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This question already has an answer here:

One explanation I read:

Because of the wing's geometry, the "upper" side of the wing is longer, so the air has to travel faster:

enter image description here

My wondering: Who said (and what was his/her explanation) that air must travel the distance above and under the wing in the same time?

I'll try to be clearer. Considering the below image, does m1 and m2 meets at the same point exactly at the same time on point T?

enter image description here

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marked as duplicate by DavePhD, Brandon Enright, Kyle Oman, Colin McFaul, Kyle Kanos Jun 11 '14 at 17:50

This question has been asked before and already has an answer. If those answers do not fully address your question, please ask a new question.

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    $\begingroup$ possible duplicate of What really allows airplanes to fly? $\endgroup$ – DavePhD Jun 11 '14 at 16:00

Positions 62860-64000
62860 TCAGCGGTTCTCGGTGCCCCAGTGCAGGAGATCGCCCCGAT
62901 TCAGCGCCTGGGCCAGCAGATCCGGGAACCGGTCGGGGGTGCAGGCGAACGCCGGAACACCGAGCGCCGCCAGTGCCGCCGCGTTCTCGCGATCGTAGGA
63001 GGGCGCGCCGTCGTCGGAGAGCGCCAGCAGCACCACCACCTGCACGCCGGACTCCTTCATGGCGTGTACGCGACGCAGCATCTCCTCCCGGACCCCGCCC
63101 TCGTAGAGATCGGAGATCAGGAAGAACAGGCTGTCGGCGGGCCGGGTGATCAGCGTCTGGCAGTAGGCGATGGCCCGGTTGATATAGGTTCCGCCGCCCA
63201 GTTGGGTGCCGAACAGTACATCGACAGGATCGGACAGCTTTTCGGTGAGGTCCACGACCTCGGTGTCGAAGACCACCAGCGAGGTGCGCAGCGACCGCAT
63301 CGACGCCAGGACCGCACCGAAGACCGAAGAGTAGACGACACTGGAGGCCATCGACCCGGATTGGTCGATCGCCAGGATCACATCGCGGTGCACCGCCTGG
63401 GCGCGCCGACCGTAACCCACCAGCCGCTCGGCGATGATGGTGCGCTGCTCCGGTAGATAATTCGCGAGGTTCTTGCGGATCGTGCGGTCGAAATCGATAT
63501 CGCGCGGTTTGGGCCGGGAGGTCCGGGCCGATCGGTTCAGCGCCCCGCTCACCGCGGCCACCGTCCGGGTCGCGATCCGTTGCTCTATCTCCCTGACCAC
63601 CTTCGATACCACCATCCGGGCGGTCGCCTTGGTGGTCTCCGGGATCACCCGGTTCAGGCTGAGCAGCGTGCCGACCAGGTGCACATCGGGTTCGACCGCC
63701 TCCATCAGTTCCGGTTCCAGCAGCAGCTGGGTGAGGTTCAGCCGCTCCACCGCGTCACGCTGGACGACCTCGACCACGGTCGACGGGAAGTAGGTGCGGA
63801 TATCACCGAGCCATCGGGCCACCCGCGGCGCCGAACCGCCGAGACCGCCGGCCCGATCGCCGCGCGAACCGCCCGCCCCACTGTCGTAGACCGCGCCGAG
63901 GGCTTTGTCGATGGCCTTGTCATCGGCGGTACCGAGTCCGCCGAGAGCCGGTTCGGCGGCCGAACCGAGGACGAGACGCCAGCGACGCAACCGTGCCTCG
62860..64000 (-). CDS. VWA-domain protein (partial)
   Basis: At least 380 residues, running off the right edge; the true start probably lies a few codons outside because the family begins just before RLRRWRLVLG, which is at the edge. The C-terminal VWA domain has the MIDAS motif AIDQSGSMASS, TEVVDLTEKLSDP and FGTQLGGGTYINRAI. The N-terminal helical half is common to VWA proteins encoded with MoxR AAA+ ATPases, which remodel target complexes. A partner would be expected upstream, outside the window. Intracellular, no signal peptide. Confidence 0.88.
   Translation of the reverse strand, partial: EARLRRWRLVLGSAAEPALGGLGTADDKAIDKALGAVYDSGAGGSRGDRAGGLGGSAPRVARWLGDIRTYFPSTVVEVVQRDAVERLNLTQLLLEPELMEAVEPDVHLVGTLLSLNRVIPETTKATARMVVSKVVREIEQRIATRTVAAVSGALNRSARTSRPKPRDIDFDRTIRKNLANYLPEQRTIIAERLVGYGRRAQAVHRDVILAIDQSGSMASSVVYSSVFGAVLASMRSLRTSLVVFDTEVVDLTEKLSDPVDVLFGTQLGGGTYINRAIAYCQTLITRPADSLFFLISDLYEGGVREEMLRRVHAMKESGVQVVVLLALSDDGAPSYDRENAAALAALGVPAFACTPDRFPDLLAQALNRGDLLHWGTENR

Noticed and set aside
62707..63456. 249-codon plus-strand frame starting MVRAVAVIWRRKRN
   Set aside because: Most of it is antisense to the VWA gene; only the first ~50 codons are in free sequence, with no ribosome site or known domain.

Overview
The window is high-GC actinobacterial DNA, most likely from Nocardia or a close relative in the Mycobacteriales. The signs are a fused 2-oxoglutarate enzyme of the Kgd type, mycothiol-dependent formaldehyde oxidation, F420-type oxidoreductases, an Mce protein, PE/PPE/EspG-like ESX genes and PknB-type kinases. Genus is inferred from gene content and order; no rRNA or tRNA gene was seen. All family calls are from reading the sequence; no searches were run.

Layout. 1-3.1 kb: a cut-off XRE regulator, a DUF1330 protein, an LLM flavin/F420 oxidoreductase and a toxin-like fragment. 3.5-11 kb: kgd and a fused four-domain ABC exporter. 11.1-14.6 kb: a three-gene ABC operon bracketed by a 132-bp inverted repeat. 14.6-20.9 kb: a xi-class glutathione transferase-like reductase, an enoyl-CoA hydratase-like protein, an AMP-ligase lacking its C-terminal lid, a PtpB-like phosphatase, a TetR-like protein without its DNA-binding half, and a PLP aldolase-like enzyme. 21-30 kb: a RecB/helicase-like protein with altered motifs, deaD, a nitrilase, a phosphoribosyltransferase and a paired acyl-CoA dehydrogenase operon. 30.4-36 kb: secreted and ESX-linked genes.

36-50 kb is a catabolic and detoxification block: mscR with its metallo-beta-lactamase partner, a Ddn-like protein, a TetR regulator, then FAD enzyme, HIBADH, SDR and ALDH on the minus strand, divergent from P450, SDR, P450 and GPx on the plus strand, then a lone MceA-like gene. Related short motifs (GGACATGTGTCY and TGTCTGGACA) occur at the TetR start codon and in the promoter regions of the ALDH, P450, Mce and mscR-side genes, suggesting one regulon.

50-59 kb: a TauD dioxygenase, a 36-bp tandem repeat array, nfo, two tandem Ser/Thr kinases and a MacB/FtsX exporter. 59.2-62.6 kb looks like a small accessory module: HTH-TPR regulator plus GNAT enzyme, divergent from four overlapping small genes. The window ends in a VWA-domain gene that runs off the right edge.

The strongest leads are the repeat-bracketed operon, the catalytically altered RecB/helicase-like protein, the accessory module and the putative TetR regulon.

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    $\begingroup$ Please read this question (and the associated answers) first. If you have any further questions please explain. $\endgroup$ – OSE Jun 11 '14 at 16:00
  • $\begingroup$ Thanks, somehow I couldn't find the duplicates when I posted the question. Will look at the answers there and see if they answer my question. $\endgroup$ – Maroun Jun 11 '14 at 16:02
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    $\begingroup$ It is a recurring, and absolutely wrong, conception that the air has to rejoin itself at the trailing edge. In fact, wings could not work if it did, because lift requires circulation. Check this very good explanation. $\endgroup$ – Mike Dunlavey Jun 12 '14 at 11:20
  • $\begingroup$ The short answer is no, the adjacent air molecules do not meet up at T. As for who first said it, that's a good question - the Equal Transit Time Fallacy (ETT) first appeared in the mid 30s, some three decades after the wright brothers flew at Kitty Hawk and several thousand years after sailors figured out how to use lift to propel boats. For some reason, the US military taught this nonsensical explanation in WWII and it's been repeated so often that its hard to dislodge. the Equal Transit Time Fallacy is false, but a very common misconception. $\endgroup$ – Paul Townsend Aug 25 '15 at 20:45